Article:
Does anyone else seem to have a toddler who eats like a bottomless pit? No? Just mine?
Well, alright then.
Just in case you encounter the toddler that can't get enough food and seems to be hungry all the time, let's take a look at the stages of toddler growth spurts.
Your Child's Growth
Babies are notorious for growing, and there is a tremendous amount of physical growth that happens, especially in the first year of life.
Babies do most of their crazy physical growth during their first year, especially when you consider that proportionally, their heads are way bigger than their bodies. But after 12 months of age, growth slows.
It's not uncommon for toddlers to only put on 2 to 3 pounds during the whole second year. I think of it as your toddler's body kind of "catching up" to all that growth from the first year.
The American Academy of Pediatrics (AAP) notes that in the second year, even head growth actually slows from 3/4 inches to 1 1/4 inches over the next 10 years. At only age 2, your toddler's head is actually 90 percent of its adult size. Height also increases as the toddler legs grow and catch up with the rest of the body. Toddlers are also on the move a lot and you will notice that your baby starts to lose the "baby" look as the stores of fat are dispersed and disappear.
The most important thing to remember about your toddler's growth is that even though your little one's growth will be measured out on a growth chart, there is no such thing as a one-size-fits-all growth chart.
Instead of focusing on what your toddler's growth is compared to other children, the only thing you and your pediatrician will need to be concerned with is how your toddler is growing on their own growth scale. Every child's personal growth chart will be different, and your doctor will assess if your toddler's growth is on track for their own numbers. There are also growth charts for special needs, although again, each chart will need to be tailored to an individual perspective.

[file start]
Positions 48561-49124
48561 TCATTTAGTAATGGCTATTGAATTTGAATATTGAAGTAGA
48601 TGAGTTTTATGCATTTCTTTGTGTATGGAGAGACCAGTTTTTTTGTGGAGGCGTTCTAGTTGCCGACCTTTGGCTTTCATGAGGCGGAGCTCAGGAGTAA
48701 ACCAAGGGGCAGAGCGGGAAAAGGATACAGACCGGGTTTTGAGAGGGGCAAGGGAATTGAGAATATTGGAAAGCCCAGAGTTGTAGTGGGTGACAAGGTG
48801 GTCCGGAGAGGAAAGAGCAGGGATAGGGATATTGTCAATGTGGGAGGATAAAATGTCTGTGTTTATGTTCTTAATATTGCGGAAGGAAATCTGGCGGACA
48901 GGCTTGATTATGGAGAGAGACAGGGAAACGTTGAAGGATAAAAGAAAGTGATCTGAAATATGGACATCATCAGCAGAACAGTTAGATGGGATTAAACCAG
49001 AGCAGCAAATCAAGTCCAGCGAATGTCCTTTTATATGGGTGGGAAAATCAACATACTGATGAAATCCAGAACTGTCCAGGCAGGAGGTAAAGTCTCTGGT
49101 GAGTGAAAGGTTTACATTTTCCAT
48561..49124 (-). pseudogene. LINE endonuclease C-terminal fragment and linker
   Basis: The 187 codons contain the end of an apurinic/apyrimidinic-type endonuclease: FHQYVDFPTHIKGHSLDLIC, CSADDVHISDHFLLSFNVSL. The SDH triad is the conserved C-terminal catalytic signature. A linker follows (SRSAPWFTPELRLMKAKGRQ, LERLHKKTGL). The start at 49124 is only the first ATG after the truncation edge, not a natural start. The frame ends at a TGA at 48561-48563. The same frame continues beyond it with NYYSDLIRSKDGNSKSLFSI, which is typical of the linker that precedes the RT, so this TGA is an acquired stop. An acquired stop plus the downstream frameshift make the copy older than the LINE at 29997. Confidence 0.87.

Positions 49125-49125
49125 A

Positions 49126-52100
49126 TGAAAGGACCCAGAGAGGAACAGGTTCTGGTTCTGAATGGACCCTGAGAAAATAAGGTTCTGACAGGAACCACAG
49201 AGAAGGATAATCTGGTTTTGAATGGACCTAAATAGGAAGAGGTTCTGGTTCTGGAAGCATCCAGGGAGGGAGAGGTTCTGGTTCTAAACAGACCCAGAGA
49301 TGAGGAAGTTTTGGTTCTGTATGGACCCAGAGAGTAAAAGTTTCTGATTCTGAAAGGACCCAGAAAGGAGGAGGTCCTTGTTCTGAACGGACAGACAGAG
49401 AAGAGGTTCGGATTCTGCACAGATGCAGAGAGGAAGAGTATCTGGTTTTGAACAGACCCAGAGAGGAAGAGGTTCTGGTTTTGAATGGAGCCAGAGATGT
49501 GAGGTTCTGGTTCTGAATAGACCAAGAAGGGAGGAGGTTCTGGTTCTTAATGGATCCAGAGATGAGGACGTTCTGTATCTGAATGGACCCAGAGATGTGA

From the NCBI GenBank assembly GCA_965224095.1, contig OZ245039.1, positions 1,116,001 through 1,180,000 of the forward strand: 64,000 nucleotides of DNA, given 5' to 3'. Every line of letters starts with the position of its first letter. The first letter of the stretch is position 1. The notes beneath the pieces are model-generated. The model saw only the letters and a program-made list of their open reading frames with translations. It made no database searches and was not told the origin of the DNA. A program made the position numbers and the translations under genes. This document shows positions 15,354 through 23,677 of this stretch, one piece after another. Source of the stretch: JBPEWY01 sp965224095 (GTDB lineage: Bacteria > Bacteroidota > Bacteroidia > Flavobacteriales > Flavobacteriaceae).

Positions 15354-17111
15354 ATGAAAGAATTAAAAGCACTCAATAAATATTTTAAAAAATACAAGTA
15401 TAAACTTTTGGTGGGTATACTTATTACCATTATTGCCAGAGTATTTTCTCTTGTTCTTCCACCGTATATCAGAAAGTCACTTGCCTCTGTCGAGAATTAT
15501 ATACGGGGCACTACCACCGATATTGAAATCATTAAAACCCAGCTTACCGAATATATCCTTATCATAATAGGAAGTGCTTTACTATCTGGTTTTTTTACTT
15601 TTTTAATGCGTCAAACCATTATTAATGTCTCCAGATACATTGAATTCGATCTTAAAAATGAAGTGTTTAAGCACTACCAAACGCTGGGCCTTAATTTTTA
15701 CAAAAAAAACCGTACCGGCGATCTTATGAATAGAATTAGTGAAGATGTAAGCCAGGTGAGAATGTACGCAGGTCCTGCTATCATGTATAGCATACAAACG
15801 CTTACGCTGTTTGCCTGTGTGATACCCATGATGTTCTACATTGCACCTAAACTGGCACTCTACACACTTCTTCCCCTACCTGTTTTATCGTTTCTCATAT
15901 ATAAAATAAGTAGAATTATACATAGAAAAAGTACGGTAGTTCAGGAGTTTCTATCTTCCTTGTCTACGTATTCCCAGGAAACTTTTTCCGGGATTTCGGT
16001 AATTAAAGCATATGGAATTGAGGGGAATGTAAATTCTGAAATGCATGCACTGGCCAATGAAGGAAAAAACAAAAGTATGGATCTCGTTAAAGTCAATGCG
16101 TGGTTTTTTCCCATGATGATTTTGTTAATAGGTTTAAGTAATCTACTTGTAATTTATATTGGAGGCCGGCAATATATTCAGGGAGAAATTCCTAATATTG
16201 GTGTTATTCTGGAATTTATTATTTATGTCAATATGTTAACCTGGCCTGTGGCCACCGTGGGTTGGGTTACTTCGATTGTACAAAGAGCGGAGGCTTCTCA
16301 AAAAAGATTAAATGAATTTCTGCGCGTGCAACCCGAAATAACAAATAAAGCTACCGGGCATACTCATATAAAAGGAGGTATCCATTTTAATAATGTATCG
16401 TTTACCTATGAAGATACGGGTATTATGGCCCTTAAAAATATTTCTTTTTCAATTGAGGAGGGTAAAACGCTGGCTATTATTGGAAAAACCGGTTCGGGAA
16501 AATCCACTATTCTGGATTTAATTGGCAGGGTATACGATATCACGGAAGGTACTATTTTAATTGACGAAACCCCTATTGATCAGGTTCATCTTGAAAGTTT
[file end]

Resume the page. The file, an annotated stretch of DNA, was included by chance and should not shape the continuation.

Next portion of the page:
To put things into perspective, the AAP says that the average toddler girl at 15 months old weighs about 23 pounds and is 30.5 inches tall. An average toddler boy weighs about 24.5 pounds and stands 31 inches tall.
By 18 months old, both female and male toddlers will each gain about an extra 1 1/2 pounds and another inch of height. And then, by the age of 2, that same girl will weigh 27 pounds, while your little man will have an extra pound at 28 pounds.
Two-year-old girls will be about 34 inches tall, and 2-year-old boys will have an extra 1/2 inch. But keep in mind: All of those numbers are simply averages and will not be "normal" for every single toddler.
Some kids will actually slow in growth when they reach the toddler age. These kids will have grown normally as babies, but will slow down around the age of 2 for two main reasons.
- Short parents. Sorry toddler. If your parents (or just one of them) are short in height, you may wind up short too. It's nature's way, but there's no medical worry to being short.
- Constitutional growth delay. Also known as delayed puberty, children with constitutional growth delay will be normal-sized babies, but slow down on growth between the ages of 6 months and 2 years. Then after age 2, their growth goes back to normal, but they will start puberty and have their big adolescent growth spurt later, too.
Part of all that growth is a distinct shift in your toddler's food preferences. If you notice that your toddler only seems to want to eat the same food over and over again, don't worry. Your toddler is just being, well, a toddler. And toddlers aren't always known for their sophisticated palates.
Thankfully for me, and my daughter's not-varied palate, the AAP reassures us that it's totally normal for toddlers to get on some serious food "kicks" when they only want to eat the same foods over and over. For my toddler, that food would be our family's favorite chicken breakfast sausage, the quantities of which she can consume honestly frighten me at times.
To combat those food strikes, keep on the course to present a variety of healthy foods, even when your toddler lacks enthusiasm for those healthy foods. They’ll get there eventually! Consistency is key and the most important thing is that your little one stays fed with healthy foods that you both can feel good about.